To read To my Dear and Loving Husband by Anne Bradstreet in modern day, 21st century America, is kind of like stepping into a daydream. In a society where the majority of marriages fail, scandal runs rampant, and divorce is almost expected, this poem by Anne Bradstreet is like a breath of fresh air. Her deep and genuine love for her husband is clear and evident.
To my Dear and Loving Husband Analysis
She begins the poem, To my Dear and Loving Husband, with a proclamation.
“If ever two were one, then surely we”.
This reveals her truly deep love for her husband by claiming that if any two people in the history of marriages have ever been bonded together as though they were one person, then surely she and her husband are bonded together in this deep and intimate way.
In the second line, Bradstreet reassures her husband of her own love and commitment to him by claiming that she loves him as much as any woman as ever loved a man. This is a great claim, as there are countless lovers in the world. But she is confident that she loves her husband as much as any woman has ever loved a man.
In the third and fourth lines, she reassures her husband that she is happy with him. She challenges him to compare her with any other woman and see that she herself is happiest of all women because she is married to him.
In the fifth and sixth lines, she proclaims to her husband that his love is worth far more to her than any amount of money could ever be worth. She claims that she values his love “more than whole mines of gold” and even more than “all the riches that the East doth hold”. This shows that she values the human feeling of love in connection and commitment with another person far more than she could ever value any amount of material wealth.
In the seventh line, she reveals that even though she is happiest of women, she does not count herself fully satisfied, because the nature of her love for him is such that she feels she can never get enough. This is why she says. “My love is such that rivers cannot quench”.
In the eighth line, she reveals her gratitude for being the recipient of her husband’s love, by claiming that she could never “recompense” his love. This shows that she feels so loved by her husband that she doesn’t believe she could ever make him feel as loved as he has made her feel.
In the ninth line, she reiterates her thought that his love is deeper than what she could ever return by saying, “Thy love is such I can no way repay”. And since she doesn’t believe that she herself could ever repay her husband for the love he has bestowed on her, she prays to God that He will bless her husband in reward for the way he has loved his wife (line 10).
She ends To my Dear and Loving Husband by claiming that they will persevere in love until the end. Bradstreet has no doubt that she and her husband will stay married and in love until one passes from this life to the next. This is revealed when she says, “Then while we live, in love let’s so persever”.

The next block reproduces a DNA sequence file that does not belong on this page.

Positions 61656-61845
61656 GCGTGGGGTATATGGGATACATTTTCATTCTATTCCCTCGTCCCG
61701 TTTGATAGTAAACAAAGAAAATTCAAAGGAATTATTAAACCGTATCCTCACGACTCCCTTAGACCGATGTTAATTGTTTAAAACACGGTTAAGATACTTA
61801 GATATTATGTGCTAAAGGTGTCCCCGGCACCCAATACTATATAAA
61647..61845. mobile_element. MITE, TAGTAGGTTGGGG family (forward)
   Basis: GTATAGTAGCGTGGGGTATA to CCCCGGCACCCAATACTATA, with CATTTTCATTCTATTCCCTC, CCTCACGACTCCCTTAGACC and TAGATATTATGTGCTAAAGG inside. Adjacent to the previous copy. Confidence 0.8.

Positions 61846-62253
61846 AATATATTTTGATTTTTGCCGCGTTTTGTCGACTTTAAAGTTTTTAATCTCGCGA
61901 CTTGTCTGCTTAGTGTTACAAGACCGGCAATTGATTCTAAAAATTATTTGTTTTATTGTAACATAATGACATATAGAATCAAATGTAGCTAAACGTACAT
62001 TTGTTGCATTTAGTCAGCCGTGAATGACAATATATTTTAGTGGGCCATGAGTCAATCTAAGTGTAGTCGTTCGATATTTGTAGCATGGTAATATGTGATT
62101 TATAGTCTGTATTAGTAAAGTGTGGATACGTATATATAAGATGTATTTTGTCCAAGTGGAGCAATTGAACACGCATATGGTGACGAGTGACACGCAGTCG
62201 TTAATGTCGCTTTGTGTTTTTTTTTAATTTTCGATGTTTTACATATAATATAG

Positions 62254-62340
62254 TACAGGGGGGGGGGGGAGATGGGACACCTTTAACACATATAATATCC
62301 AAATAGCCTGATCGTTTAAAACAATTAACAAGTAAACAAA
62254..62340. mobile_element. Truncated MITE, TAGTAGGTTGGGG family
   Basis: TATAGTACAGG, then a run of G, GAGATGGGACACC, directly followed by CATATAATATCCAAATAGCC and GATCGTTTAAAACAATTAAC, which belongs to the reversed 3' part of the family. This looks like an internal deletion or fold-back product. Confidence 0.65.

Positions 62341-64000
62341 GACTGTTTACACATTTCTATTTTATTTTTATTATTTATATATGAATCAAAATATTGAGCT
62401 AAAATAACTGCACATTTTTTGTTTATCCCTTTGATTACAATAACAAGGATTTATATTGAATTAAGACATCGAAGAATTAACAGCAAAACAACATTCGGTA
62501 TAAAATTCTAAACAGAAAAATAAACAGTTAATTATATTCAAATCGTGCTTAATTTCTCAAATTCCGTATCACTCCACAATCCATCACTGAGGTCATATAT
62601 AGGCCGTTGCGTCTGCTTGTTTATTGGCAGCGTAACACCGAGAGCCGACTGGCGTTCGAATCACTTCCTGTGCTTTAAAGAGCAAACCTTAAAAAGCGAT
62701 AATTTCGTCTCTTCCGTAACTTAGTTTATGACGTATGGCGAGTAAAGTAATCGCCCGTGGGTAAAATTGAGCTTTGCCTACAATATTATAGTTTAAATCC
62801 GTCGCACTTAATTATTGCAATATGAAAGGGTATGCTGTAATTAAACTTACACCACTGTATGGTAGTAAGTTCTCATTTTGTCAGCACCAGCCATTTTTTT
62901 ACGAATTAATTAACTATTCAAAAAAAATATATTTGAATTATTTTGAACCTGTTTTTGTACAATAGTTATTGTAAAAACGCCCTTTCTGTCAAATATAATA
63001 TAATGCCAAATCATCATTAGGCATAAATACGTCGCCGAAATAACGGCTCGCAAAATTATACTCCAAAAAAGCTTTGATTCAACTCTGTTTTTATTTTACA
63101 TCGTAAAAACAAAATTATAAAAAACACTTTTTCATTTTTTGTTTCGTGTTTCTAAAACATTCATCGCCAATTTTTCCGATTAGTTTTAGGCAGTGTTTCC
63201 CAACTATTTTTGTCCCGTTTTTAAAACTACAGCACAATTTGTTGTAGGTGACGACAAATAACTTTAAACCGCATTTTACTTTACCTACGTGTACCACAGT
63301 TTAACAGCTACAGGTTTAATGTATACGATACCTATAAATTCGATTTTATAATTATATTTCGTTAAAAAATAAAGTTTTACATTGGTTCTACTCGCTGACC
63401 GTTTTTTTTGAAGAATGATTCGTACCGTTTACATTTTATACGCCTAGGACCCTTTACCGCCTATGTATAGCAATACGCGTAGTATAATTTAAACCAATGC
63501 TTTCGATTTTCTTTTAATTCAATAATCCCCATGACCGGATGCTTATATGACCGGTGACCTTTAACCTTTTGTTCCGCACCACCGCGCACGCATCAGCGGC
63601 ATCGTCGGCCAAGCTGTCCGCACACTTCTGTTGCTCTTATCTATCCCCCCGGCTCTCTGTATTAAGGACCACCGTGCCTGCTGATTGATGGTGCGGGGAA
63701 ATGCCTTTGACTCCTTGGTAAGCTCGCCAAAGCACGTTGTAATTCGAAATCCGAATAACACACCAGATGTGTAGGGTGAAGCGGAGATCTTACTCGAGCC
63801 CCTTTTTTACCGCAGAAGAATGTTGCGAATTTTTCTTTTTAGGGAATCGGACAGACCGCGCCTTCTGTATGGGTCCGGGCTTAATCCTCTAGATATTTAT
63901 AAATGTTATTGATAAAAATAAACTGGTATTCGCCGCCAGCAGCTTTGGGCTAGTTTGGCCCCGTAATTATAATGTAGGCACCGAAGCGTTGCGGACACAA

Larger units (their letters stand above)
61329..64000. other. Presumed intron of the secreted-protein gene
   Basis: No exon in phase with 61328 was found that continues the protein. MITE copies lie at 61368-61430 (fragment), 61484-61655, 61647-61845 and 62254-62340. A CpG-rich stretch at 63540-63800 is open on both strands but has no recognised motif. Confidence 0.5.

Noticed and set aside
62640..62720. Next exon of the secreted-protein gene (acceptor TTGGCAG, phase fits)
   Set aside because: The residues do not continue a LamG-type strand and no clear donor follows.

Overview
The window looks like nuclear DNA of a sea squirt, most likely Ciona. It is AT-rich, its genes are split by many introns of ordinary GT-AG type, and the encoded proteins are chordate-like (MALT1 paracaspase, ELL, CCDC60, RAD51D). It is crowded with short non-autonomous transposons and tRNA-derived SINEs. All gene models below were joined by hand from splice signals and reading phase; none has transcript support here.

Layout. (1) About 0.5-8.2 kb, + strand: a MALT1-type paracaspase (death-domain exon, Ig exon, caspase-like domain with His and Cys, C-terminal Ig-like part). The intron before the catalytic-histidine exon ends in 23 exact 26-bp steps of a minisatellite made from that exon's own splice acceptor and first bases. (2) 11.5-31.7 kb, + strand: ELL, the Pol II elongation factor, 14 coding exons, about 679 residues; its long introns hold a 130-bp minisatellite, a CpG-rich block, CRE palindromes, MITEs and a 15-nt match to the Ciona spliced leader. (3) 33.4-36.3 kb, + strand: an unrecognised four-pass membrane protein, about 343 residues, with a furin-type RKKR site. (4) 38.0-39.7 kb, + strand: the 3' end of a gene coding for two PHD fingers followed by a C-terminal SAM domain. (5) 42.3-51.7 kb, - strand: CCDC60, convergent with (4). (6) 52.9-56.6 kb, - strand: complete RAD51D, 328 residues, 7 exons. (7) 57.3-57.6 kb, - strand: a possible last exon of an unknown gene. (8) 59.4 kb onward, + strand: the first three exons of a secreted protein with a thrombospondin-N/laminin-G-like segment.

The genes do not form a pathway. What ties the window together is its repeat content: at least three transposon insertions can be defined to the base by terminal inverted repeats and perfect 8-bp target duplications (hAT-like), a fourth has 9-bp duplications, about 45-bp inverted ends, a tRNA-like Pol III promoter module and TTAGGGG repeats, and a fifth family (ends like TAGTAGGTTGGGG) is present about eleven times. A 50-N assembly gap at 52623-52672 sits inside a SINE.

The final line of this poem ends with a small glimpse into the next life. She says, “That when we live no more, we may live ever”. This line suggests that their love with be eternal. She believes that even after this life is over, they will continue to be in love for all of eternity.
Anne Bradstreet Background
Anne Bradstreet was one of the very first women to publish any poetry or works of literature in America. She was a Puritan, and so she believed in life after death, and put her hope in this belief. This is shown in the last two lines of To my Dear and Loving Husband. Bradstreet had many intellectual ideas, and loved to discuss religion. She enjoyed nature and writing, and she became a beacon of hope for many female writers who wished to be acknowledged for their intellect. Although Bradstreet adhered to the male hierarchy promoted in her society at this time, one must remember that she was a Puritan, and that under her influence and beliefs, she did her best to promote the acknowledgement of the intellect and ability of women everywhere. Bradstreet did not fight the system, as many later women would, but this is perhaps because in her personal experience, she had a loving father, and a loving and gentle husband, and so she promoted women within the context of male hierarchy. She did not, apparently, personally feel the oppression many women must have felt at her time. This poem particularly reveals that, as Anne seems to have been in a loving and genuine marriage in which her husband did not oppress her, but loved and esteemed her.